Merrell-Ann Phare is a lawyer and author of the books Denying the Source: The Crisis of First Nations Water Rights and Ethical Water. Merrell-Ann is legal counsel and advisor to a number of Indigenous governments, non-Indigenous governments, and organizations, and regularly speaks on topics addressing environmental issues, Aboriginal rights, and governance. As Founding Executive Director of the Centre for Indigenous Environmental Resources (CIER), Merrell-Ann works to assist First Nations in addressing environmental and sustainability issues facing their communities. She was Chief Negotiator on behalf of the Government of the Northwest Territories in their negotiation of transboundary water agreements in the Mackenzie River Basin and in negotiating Thaidene Nene national and territorial parks. Merrell-Ann currently serves as a Commissioner on the International Joint Commission.
Ralph Pentland served as Director of the Water Planning and Management Branch in Environment Canada for 13 years, from 1978 to 1991. In that capacity, he negotiated and administered numerous Canada-U.S. and federal-provincial water Agreements, and was the primary author of the 1987 Federal Water Policy. Since 1991, he has served as a water and environmental policy consultant in many countries, and has collaborated with numerous non-governmental and academic institutions. Over the years, Ralph has co-chaired five International Joint Commission Boards and Committees. Most recently he was a member of the Government of the Northwest Territories Team negotiating bilateral water agreements in the multi-jurisdictional Mackenzie River Basin. In December of 2019, Ralph was awarded the Order of Canada "for his enduring commitment to conserving and protecting freshwater resources in Canada and around the globe".
Bob Sandford holds the Global Water Futures Chair in Water Security at the United Nations University Institute for Water, Environment and Health. He is the co-author of the UN Water in the World We Want report on post-2015 global sustainable development goals relating to water. Bob is committed to translating scientific research outcomes into language decision-makers can use to craft timely and meaningful public policy and to bringing international examples to bear on local water issues. He is Senior Advisor on water issues for the InterAction Council, a global public policy forum composed of more than thirty former Heads of State. He has authored or co-authored over 30 books, including Cold Matters: The State & Fate of Canada’s Snow and Ice, Saving Lake Winnipeg, and Flood Forecast: Climate Risk and Resiliency in Canada.
Ted R. Yuzyk has close to 40 years of water-related experience working both nationally and internationally. He spent 28 years with Environment Canada working in the areas of water quantity, water quality, and climate. His last position at Environment Canada was as Director of Water Survey of Canada, where he also served as the Hydrological Adviser for Canada. In 2006 he was appointed the Canadian Chair of the International Upper Great Lakes Study, a five year binational study responsible for developing a new water regulation plan. Upon completion of the study in 2012, he became Director of Science and Engineering at the Canadian Section of the International Joint Commission (IJC). In 2014 he retired from the IJC and continues to work on projects for the IJC, Environment and Climate Change Canada, and World Meteorological Organization.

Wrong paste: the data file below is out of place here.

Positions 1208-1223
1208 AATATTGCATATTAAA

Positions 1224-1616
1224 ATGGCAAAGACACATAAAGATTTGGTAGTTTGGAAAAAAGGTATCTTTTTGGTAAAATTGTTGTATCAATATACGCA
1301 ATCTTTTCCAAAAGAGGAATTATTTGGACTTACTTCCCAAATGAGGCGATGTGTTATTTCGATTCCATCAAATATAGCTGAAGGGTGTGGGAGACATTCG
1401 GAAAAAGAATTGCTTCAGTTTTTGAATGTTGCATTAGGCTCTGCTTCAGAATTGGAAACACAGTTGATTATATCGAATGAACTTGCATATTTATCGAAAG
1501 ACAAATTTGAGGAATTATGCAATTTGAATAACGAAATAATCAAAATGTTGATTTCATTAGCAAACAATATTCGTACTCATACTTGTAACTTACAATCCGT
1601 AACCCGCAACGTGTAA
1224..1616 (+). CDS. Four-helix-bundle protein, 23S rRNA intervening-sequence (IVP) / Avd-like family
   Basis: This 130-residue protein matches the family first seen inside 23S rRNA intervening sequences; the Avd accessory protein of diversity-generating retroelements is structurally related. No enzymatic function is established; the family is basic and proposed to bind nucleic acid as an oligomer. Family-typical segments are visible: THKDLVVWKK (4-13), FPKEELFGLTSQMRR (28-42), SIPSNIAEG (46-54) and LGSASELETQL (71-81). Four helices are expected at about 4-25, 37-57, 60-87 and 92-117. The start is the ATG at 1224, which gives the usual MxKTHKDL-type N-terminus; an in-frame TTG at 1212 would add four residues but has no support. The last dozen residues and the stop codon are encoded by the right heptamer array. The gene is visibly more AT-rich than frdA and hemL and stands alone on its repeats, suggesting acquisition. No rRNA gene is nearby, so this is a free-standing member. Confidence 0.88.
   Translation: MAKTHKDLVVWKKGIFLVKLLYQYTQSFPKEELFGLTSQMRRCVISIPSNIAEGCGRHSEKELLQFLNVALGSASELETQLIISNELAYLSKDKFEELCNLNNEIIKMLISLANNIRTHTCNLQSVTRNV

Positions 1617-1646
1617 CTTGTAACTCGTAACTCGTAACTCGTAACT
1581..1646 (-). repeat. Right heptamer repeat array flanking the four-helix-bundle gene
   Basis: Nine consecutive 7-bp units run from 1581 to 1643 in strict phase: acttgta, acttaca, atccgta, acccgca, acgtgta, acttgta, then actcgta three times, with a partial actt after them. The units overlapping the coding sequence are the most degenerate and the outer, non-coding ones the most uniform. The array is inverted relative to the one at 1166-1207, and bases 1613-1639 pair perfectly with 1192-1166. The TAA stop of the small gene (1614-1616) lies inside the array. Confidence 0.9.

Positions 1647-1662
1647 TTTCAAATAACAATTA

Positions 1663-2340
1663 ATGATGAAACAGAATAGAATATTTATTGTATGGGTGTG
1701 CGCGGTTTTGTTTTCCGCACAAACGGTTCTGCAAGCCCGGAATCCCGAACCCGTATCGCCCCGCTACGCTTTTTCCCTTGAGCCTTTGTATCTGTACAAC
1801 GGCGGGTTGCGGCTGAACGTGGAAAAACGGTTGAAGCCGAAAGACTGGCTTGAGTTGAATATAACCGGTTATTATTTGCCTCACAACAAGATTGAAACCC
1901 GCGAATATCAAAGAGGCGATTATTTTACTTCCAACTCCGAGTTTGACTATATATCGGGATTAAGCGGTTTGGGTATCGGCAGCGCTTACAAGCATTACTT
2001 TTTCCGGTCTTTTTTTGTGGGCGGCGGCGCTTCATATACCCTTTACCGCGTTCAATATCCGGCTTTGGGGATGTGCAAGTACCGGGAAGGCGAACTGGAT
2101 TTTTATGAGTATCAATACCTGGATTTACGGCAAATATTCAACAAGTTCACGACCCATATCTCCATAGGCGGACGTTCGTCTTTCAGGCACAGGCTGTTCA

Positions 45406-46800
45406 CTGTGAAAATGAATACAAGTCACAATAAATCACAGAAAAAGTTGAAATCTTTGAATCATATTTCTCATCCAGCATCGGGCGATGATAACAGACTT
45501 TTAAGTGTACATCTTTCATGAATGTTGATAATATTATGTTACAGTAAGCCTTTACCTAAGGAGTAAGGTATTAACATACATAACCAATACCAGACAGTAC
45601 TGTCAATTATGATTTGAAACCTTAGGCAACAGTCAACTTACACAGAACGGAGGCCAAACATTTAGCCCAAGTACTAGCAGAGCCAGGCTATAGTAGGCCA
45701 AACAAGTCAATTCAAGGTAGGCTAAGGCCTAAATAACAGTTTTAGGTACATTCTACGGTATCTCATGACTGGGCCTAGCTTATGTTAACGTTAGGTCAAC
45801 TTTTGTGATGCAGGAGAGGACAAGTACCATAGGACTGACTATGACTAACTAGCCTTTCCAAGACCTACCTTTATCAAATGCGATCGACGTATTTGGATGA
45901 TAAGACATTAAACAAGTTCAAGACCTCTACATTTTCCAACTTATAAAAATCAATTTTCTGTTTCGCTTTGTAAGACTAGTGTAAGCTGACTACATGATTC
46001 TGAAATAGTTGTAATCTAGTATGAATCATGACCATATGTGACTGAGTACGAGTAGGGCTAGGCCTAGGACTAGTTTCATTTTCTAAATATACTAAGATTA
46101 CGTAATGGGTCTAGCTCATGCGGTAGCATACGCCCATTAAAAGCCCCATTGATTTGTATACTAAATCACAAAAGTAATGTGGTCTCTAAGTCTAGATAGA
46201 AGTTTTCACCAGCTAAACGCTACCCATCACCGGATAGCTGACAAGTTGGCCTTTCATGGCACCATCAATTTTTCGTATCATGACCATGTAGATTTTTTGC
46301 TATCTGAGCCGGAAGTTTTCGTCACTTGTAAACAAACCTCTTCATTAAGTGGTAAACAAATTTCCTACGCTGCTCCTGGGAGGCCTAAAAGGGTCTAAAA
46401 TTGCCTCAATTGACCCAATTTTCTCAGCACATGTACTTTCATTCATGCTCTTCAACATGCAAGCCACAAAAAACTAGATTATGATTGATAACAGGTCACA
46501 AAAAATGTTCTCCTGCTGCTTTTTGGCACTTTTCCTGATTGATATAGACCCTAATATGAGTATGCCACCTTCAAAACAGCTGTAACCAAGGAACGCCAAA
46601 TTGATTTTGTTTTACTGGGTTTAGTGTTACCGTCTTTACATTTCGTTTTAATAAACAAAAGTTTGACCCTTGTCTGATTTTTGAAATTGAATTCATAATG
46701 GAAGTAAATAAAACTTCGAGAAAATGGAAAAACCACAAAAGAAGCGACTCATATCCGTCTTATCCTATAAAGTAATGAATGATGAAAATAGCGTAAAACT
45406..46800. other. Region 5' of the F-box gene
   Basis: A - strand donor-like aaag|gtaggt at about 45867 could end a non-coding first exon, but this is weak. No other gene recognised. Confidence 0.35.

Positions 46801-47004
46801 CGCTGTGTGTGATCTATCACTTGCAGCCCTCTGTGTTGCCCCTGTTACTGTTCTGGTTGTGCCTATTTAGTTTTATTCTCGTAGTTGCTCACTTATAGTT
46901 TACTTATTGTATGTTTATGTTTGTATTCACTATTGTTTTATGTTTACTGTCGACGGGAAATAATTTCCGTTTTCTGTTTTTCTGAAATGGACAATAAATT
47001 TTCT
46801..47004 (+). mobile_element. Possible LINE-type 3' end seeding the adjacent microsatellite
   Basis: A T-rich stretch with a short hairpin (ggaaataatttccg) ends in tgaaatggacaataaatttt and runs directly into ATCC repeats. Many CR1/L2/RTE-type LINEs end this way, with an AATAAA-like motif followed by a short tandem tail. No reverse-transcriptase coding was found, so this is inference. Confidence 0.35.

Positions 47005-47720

Tom Axworthy is currently the Chair of Public Policy at Massey College and a distinguished senior fellow both the Munk School of Global Affairs and Massey College at the University of Toronto. Tom has had a distinguished career in government, academia, and philanthropy.
He served as the Principal Secretary to Prime Minister Pierre Trudeau, and was a key strategist on repatriation of the Constitution and the Charter of Rights and Freedoms. Many in the water world will know Tom from his time as president and CEO of the Walter and Duncan Gordon Foundation where he championed their well-known DataStream program, and his current role as an advisor to the Lake Winnipeg Foundation. He has also represented Canada internationally on notable water policy efforts at the UN and as Secretary General of the InterAction Council. For his contributions to heritage education, civics, and citizenship, Dr. Axworthy was invested as an Officer of the Order of Canada in 2002.
Richard Farthing-Nichol has worked with FLOW since 2019. He also serves as a Project Manager at the Centre for Indigenous Environmental Resources, where he is supporting the Collaborative Leadership Initiative, a water-focused collaborative governance table in southern Manitoba. Richard holds a Master of Resource Management (Planning) degree from the School of Resource and Environmental Management at Simon Fraser University, as well as a Bachelor of Arts (Honours) degree in Political Studies and History from the University of Manitoba. He has experience working in non-profit, consulting, and public service roles, including nearly two years conducting policy work with the Government of Manitoba.
Emily Lorra Hines
Emily Lorra Hines is the coordinator for FLOW Canada. Emily holds a Master of Water Science, Policy and Management from Oxford University, as well as a Bachelor of Arts (Honours) degree in Public Policy with a focus in Aquatic Resources from St Francis Xavier University. Emily also has experience as a digital marketing strategist with an emphasis on working with environmentally conscious brands. She continues to write and publish for numerous magazines on a range of topics including Canadian water management, environmental communication, and corporate social responsibility. Emily has worked with numerous non-profits and youth groups in the water sector and continues to find new and innovative ways to communicate water policy reform across sectors.